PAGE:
Lee’s Summit, Missouri
Steinhardt: The branes can stretch, wiggle, curve, and warp. The picture of nearly flat branes applies on average to our universe because the average distribution of matter is so uniform. However, high concentrations of matter can severely distort the branes. A black hole would, in fact, join the two branes together and severely warp them in regions close to the black hole horizon. The brane picture does not replace ideas like dark matter or dark energy but rather suggests specific ideas for what they might be, such as matter in our sister brane.
A Steady Diet
Three cheers for the Willett diet! Walter Willett’s conclusions in “What Does Science Say You Should Eat?” [February] should come as no surprise to those of us on diets crafted to prevent chronic disease. However, I arrived at exactly the same conclusions as Willett without ever having seen his research. Dr. [Mitchell] Gaynor’s Cancer Prevention Program and Dr. Charles Simone’s Cancer & Nutrition opened my eyes to the connection between disease and cancer. Surprisingly, my dietary changes yielded an unexpected weight loss of 40 pounds. Nevertheless, Willett’s book clearly puts a nice mainstream bow on a package of well-correlated, multiple-source data.
DAVID L. MCDONALD
Rethinking the Spread of AIDS
Helen Epstein’s article about the spread of HIV in Africa [“Why Is AIDS Worse in Africa?” February] was interesting. Martina Morris seems to have looked only at the sexual behavior of different populations. I wonder whether Morris is aware of the genetic differences between African and European populations (including Americans of European descent) with regard to the CCR5 gene, which is a chemokine receptor on white blood cells. A mutant form of the gene, called delta 32, prevents the HIV virus from entering the cells. Having two copies of the recessive gene essentially makes you immune to the HIV virus, since it cannot enter the cells to replicate. Having one copy allows you to live longer if you are infected. There is a relatively high prevalence of this mutant gene in Europeans and their descendants, whereas the opposite is true of African and many Asian populations.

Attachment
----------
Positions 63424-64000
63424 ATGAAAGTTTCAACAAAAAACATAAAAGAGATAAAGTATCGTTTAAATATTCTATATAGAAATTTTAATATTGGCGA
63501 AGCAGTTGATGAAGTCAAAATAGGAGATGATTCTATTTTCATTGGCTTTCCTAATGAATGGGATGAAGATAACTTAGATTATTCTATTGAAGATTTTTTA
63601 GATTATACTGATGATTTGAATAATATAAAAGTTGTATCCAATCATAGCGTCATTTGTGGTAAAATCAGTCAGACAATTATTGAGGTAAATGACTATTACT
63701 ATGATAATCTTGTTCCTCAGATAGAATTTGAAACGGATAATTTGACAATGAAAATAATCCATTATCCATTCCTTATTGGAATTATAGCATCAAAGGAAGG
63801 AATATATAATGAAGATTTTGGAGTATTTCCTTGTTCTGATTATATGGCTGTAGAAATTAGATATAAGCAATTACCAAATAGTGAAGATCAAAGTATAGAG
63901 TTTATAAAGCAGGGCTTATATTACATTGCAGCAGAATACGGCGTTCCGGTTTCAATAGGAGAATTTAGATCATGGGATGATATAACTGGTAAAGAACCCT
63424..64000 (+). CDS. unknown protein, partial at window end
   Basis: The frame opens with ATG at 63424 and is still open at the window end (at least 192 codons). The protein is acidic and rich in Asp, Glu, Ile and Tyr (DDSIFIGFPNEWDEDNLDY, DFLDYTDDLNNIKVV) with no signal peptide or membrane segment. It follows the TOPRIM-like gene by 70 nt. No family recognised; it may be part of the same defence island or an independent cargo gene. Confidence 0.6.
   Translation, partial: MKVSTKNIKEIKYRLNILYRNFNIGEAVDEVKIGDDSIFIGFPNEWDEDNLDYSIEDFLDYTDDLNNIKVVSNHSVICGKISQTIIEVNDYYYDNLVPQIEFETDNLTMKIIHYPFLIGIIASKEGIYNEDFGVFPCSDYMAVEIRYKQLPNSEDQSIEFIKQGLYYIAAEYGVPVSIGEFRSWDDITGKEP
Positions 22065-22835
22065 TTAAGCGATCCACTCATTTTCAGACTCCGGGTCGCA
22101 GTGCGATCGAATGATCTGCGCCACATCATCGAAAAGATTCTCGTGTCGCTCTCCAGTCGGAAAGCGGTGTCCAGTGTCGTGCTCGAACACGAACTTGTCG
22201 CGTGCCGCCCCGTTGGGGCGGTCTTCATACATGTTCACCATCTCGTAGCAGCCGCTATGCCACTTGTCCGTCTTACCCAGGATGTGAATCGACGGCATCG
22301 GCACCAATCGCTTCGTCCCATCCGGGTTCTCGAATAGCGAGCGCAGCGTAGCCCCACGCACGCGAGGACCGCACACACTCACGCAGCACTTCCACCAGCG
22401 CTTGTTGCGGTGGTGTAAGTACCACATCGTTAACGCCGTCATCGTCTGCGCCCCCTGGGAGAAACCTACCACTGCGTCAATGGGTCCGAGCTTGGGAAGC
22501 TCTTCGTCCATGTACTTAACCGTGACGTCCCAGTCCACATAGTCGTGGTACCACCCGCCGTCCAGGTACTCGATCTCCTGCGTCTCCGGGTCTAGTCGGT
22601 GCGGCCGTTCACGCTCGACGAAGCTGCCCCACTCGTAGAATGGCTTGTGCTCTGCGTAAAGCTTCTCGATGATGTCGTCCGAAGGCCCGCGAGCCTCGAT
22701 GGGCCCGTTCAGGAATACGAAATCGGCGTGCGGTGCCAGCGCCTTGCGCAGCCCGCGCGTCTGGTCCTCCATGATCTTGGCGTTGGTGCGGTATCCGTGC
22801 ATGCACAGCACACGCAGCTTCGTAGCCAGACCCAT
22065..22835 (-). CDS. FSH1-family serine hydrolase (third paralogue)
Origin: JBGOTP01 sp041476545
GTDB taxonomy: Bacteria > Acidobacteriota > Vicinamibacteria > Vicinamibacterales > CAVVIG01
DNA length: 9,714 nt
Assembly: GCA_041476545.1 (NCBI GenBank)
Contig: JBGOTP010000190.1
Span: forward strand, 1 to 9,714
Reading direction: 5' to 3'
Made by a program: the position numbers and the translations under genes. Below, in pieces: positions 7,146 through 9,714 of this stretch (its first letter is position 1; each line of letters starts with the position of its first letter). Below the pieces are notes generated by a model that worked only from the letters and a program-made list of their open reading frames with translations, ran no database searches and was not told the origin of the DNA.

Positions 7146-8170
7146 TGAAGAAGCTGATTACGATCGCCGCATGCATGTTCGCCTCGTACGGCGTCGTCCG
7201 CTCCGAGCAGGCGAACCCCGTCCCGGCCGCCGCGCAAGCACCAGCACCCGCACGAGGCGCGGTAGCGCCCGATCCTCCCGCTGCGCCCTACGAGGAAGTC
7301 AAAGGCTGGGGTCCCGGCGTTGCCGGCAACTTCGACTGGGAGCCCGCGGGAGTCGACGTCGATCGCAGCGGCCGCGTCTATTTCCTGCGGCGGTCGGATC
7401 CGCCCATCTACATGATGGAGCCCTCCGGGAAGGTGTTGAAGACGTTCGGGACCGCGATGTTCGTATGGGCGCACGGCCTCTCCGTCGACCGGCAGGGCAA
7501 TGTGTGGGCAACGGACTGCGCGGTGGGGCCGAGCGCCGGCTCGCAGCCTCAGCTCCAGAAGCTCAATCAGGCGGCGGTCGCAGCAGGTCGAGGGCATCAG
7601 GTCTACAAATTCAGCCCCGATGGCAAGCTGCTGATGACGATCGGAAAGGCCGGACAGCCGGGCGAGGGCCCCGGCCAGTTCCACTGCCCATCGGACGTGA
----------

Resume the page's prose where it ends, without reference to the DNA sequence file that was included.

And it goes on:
Helen Epstein responds: The frequency of CCR5 mutations in non-African populations is far too low to explain the epidemiology of HIV. It is about 1 percent among Caucasians and nonexistent among Asians, African Americans, and other racial groups. Therefore, it cannot explain global patterns of HIV infection.
In “Gravity Measured, or Not” (The Year in Science, January) we implied that physicist Sergei Kopeikin had confirmed the existence of gravitons; his actual claim is to have measured the speed of gravity. In February’s Sky Lights, we misidentified the leader of the study using the Chandra X-ray Observatory. He is Andy Fabian, of the Institute of Astronomy at the University of Cambridge. In “Good-bye, Snowflake” (R&D, February) the last sentence should have read, “But if two albino-gene-carrying grandkids mate, their offspring will each have a 25 percent chance of turning out like their pale patriarch.”